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Remote Work Tips: 10 Ways to Disconnect & Recharge

Remote work has become a new reality for many people across the globe—from creative freelancers who provide their services online, to entire companies that now offer long-term remote work options to all of their employees.  

While there are plenty of benefits to clocking in from the comfort of home, working remotely can make it harder for workers to maintain a healthy work-life balance, or disconnect from work during off-hours and vacation. 

When your job is no longer contained to a physical setting, you can’t really step out of the office with the relief that you are now done with your work for the day. And without that essential barrier between your professional and private life, your productivity may suffer and you can run the risk of burnout

As a result, the future of work will require workers to actively implement strategies that help them unwind and rejuvenate by disconnecting from work for a period. 

So, if you’re looking to strengthen your work-life balance and recharge your batteries without boarding a plane for a sun-soaked tropical island, just follow these ten steps: 

1. Make a To-Do List, and Check it Twice

When you don’t specify your plans, they can be tough to follow through with. However, once you write down your plans as a numbered list (whether on a note-taking app or using actual pen and paper), you’ll be able to gain a comprehensive view of everything that you still need to complete, as well as the satisfaction of checking off each item as you complete it. 

In its most basic form, your to-do list should include ongoing or upcoming projects, deliverables, milestones, and key contacts. Not only will this help put your workload into perspective, but it is also an essential resource for anyone who will be backing you up while you’re away. 

Before taking some time off from work, make a concrete plan about what you need to accomplish so that you’ll be able to truly de-stress and kick back. 

2. Outsource Your Creative Work to Skilled Professionals

One of the best aspects of the shift to remote work is the fact that a multitude of skilled freelancers are offering their services online, even in ways that they never did before. You don’t necessarily need to have a talented musician or seasoned translator in your immediate orbit, because creative services marketplaces like Voices are host to a number of experienced professionals in a range of creative fields, including audio production, music, and translation.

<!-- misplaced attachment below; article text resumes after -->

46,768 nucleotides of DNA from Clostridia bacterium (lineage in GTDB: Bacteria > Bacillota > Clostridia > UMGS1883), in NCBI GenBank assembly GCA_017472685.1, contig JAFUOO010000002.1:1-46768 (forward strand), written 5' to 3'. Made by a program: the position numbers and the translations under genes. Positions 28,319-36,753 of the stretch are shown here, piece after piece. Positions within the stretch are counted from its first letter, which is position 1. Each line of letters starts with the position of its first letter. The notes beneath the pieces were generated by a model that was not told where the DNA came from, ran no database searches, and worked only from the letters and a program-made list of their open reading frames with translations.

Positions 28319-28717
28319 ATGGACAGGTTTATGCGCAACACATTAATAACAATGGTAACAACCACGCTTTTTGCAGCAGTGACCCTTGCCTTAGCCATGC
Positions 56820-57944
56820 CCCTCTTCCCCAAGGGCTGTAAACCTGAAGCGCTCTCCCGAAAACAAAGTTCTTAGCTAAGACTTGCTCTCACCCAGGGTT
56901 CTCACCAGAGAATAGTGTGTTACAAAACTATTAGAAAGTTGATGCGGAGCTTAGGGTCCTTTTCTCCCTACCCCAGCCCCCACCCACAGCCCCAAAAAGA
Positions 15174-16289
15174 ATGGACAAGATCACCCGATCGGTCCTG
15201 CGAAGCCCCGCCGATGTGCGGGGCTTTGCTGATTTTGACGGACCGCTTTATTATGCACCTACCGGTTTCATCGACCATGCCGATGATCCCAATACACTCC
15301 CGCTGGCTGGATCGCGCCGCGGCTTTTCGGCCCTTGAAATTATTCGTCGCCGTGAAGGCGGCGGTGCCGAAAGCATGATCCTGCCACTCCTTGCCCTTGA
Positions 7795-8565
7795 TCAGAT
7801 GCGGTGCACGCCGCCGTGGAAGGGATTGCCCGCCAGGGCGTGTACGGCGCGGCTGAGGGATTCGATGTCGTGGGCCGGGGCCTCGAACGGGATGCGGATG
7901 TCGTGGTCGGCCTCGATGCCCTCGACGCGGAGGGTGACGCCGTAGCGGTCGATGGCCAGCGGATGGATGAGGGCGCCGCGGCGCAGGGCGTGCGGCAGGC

If you’re working on, say, a podcast, instead of completing all of the editing yourself, you can simply outsource your audio editing to someone who is proficient in podcast editing. That way, you’ll be able to rest easy knowing your project is in the hands of a professional. 

3. Use Technology to Your Advantage

Although technology may occasionally feel like the true underlying force preventing you from disconnecting from work, you can actually take hold of the situation and command your technology to do your bidding for you. 

For one, you should temporarily disable the notifications you’re receiving on your work phone or computer, so that you’re not receiving work-related emails or Slack messages while you’re supposed to be away from the office. 

Another handy tactic is to download an app that monitors or limits your screen time. Apps like Freedom and Screen Time allow users to block chosen websites for set time periods. 

There are also a number of apps designed to facilitate a full-fledged ‘digital detox,’ such as OFFTIME, which even enables users to create a VIP contact list that only allows certain contacts to get in touch with them during designated hours.

You also ought to set up an automatic out of office message for anybody who tries to get in touch with you while you’re away. Here’s a simple template that you can use: 

Thank you for your message. Please note that I will be unavailable from [xx time] to [xx time], with no access to email. If your matter is urgent, please email [blank] or call [xxx number]. Otherwise, I will respond to your inquiry as soon as possible.

4. Recognize the Importance of Taking Time to Recharge

For some, the biggest hurdle standing in the way of work-life balance is psychological. You may struggle to seriously step away from work if you can’t recognize that time off isn’t inherently unproductive or something you should feel guilty over. Instead, temporarily unplugging gives you an opportunity to recharge so that you can eventually head back into the (virtual) office all the more ready to perform at top capacity. 

Voice actors and singers take vocal naps throughout the day, and athletes need recovery periods after physically exerting themselves. No matter what field you work in, taking a break can work wonders for your performance on the job when you return to work. 

5. Get a Change of Scenery 

When you’re burrowed indoors with your computer for most of the day, the simple act of stepping outside for some fresh air can make a world of difference. Take your dog for a walk, go for a jog, or hop in your car and journey somewhere different (as long as you can do so safely).